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CE Connection

Chronic fatigue syndrome

Nursing Management (Springhouse): October 2020 - Volume 51 - Issue 10 - p 1
doi: 10.1097/01.NUMA.0000719220.85627.ef
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GENERAL PURPOSE: To gain knowledge about CFS, including the pathophysiology, clinical manifestations, diagnostic criteria, and management strategies. LEARNING OBJECTIVES/OUTCOMES: After completing this continuing-education activity, you should be able to: 1. Summarize the epidemiology, pathophysiology, and clinical manifestations of CFS. 2. Identify the appropriate diagnostic and treatment approaches for patients with CFS.

  1. CFS is also referred to as
    1. fibromyalgia.
    2. Epstein-Barr viral infection.
    3. systemic exertion intolerance disease.
  2. CFS is more likely to be diagnosed in patients who are
    1. male.
    2. middle age.
    3. adolescent.
  3. Immune system changes that occur with CFS involve
    1. a reduced number of cytokines.
    2. abnormal functioning of white blood cells.
    3. an increased ability to use energy on the cellular level.
  4. The pathophysiology of CFS includes a dysregulation of several limbic-hypothalamic-pituitary-adrenal axes that affect levels of certain hormones such as
    1. cortisol.
    2. glucagon.
    3. thyroid-stimulating hormone.
  5. Another factor that may contribute to the pathophysiology of CFS is
    1. neuroinflammation.
    2. decreased lactate levels.
    3. spots in the brain's gray matter.
  6. While assessing the patient's medical history, he reveals experiencing fatigue that doesn't improve with rest and can't be explained by an underlying medical disorder. This description is
    1. the hallmark of CFS.
    2. a rare symptom of CFS.
    3. not associated with CFS.
  7. The newly diagnosed patient with CFS asks about long-term disabilities. The patient is advised that about half of individuals affected by CFS
    1. experience “crash” reactions daily.
    2. are able to return to work, either full or part time.
    3. are house- or bedbound at some point during their illness.
  8. The patient calls the healthcare provider's office and states that she's currently experiencing a “crash,” which is also identified as a phenomenon called
    1. Sjögren syndrome.
    2. daytime hypersomnia.
    3. PEM.
  9. The newly diagnosed patient asks about common manifestations of CFS. It's explained that many individuals with CFS experience
    1. nighttime insomnia.
    2. normal rhythm and quantity of sleep.
    3. an increase in BP upon standing.
  10. When assessing a patient for CFS, it's helpful to ask about common comorbidities that are present with this disorder, such as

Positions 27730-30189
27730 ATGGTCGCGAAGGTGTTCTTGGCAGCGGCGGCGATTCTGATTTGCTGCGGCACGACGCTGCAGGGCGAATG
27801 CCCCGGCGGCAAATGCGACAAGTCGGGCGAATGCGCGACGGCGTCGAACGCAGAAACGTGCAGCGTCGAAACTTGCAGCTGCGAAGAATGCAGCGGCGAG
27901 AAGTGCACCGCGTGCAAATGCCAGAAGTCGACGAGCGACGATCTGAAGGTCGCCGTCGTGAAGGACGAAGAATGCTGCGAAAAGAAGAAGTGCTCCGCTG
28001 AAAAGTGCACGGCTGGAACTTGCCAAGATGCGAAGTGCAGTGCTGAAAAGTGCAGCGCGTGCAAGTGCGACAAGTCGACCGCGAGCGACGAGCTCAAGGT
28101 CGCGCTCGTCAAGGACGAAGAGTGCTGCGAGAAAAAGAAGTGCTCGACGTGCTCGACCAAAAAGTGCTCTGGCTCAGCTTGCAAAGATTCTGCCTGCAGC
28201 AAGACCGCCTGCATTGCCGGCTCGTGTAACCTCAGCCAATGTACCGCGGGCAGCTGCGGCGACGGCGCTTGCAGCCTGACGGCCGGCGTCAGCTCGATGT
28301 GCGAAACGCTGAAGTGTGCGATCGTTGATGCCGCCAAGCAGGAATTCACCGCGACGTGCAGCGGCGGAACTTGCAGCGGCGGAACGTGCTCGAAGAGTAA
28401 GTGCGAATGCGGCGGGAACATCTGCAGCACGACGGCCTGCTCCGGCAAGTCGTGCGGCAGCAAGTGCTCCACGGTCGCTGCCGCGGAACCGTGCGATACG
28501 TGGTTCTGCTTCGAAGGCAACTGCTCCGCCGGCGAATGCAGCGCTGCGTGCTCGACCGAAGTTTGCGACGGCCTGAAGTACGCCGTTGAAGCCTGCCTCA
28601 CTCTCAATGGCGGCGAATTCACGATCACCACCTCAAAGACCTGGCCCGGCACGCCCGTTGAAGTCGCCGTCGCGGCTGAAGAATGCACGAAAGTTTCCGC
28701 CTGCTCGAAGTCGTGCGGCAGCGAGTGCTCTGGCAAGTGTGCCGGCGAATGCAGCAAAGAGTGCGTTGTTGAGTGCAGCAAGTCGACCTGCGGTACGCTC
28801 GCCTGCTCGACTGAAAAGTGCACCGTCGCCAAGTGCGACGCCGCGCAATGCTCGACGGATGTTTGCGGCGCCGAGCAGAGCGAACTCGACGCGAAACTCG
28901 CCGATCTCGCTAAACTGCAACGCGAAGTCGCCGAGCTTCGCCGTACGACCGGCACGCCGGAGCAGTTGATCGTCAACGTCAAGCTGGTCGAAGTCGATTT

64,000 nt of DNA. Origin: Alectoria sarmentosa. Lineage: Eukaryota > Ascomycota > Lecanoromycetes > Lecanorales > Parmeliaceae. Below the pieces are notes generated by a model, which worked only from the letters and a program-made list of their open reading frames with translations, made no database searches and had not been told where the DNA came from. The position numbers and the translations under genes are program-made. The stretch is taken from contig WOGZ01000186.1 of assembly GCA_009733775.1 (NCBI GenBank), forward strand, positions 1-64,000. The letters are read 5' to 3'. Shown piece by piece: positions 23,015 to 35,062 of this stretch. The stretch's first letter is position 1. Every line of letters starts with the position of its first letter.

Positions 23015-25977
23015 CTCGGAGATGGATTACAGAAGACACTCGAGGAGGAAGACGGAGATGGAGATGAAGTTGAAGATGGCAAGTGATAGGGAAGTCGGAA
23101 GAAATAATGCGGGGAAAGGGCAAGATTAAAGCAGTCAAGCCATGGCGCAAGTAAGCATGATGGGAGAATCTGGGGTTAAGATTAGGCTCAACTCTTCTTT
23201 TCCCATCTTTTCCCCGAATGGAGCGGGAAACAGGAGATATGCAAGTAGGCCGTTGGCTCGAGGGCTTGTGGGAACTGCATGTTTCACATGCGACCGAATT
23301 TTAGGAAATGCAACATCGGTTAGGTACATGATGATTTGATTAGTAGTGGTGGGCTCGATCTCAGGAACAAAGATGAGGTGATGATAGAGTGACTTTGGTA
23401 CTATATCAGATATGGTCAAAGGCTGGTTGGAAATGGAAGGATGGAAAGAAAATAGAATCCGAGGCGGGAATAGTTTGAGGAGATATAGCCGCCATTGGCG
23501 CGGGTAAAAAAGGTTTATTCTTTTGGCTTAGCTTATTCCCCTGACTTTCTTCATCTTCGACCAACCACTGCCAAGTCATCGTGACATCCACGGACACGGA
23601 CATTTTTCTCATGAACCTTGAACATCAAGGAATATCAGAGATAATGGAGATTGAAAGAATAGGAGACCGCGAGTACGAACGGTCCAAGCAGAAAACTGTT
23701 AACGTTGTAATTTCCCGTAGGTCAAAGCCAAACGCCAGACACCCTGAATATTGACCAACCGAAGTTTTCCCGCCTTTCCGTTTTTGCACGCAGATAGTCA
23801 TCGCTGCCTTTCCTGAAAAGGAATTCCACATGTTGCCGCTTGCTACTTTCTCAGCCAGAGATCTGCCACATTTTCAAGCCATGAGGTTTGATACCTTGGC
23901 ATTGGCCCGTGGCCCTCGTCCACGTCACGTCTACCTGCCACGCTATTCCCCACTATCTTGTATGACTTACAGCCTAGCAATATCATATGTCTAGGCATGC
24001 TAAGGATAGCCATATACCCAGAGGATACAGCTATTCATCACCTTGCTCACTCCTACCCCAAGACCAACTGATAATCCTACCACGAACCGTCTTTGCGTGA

1. asthma.
    2. psoriatic arthritis.
    3. postural tachycardia syndrome.
  11. The National Academy of Medicine proposed which of the following as a diagnostic criterion for CFS when accompanied by cognitive impairment and/or orthostatic intolerance?
    1. a substantial reduction in activity that lasts for at least 3 months
    2. persistent headaches that occur at the onset of PEM
    3. profound, new-onset fatigue unrelated to exertion and not relieved with rest
  12. A nanoelectronic assay test is
    1. an accepted biomarker test used to diagnose CFS.
    2. an investigational blood test with 100% accuracy in one study.
    3. a test to identify a specific antigen that causes CFS.
  13. Some studies have shown positive short-term results for patients treated with
    1. modafinil.
    2. hydrocortisone.
    3. methylphenidate.
  14. Which drug resulted in some improvement for patients with CFS but without enough epidemiologic significance to become the gold standard of treatment?
    1. selegiline
    2. donepezil
    3. nefazodone
  15. The primary goal of CFS treatment is helping patients improve their quality of life through
    1. symptom relief.
    2. GET.
    3. CBT.
  16. Nonpharmacologic therapies that may be recommended for patients with CFS include
    1. aromatherapy.
    2. phototherapy.
    3. acupuncture.
  17. It's important for healthcare providers to encourage patients with CFS to
    1. be as active as their energy allows.
    2. limit activity to the barest minimum.
    3. avoid taking a rest after a period of activity.
  18. When caring for patients with CFS, interventions to consider include
    1. encouraging ambulation without standby assist for patients with orthostatic intolerance.
    2. providing supplements as desired even if there's a known interaction with the treatment regimen.
    3. inquiring about vitamins to avoid interactions with prescribed medications.
  19. It's important to note that many patients with CFS
    1. have elevated BP.
    2. have no functional impairment.
    3. show no outward signs of illness.
  20. According to Dr. Unger, the predominant concern of patients with CFS and their families is
    1. accepting that there may never be any improvement in symptoms.
    2. the challenges of leading a productive life with CFS symptoms.
    3. the difficulty of finding informed and compassionate healthcare providers.
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